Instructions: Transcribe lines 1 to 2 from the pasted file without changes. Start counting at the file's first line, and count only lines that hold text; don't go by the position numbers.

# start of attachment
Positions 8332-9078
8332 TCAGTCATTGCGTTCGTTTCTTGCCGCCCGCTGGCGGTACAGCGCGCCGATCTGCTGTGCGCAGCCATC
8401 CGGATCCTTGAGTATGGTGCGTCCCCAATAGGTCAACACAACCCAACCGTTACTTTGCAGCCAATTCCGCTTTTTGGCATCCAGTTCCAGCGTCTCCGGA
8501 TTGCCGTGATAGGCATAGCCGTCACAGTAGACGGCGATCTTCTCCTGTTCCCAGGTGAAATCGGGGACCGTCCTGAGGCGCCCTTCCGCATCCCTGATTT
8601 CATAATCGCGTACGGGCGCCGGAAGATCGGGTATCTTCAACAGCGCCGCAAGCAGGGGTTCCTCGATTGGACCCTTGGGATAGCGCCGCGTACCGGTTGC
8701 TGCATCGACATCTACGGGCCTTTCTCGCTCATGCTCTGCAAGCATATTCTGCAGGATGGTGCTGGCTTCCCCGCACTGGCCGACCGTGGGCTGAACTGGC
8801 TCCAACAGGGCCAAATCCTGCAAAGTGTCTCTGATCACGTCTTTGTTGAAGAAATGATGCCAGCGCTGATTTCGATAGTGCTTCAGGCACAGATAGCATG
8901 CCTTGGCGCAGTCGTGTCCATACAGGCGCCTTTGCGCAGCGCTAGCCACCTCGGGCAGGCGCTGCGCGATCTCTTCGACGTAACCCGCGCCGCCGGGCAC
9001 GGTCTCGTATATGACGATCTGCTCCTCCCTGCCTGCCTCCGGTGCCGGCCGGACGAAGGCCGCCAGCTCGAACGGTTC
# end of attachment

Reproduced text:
Positions 8332-9078
8332 TCAGTCATTGCGTTCGTTTCTTGCCGCCCGCTGGCGGTACAGCGCGCCGATCTGCTGTGCGCAGCCATC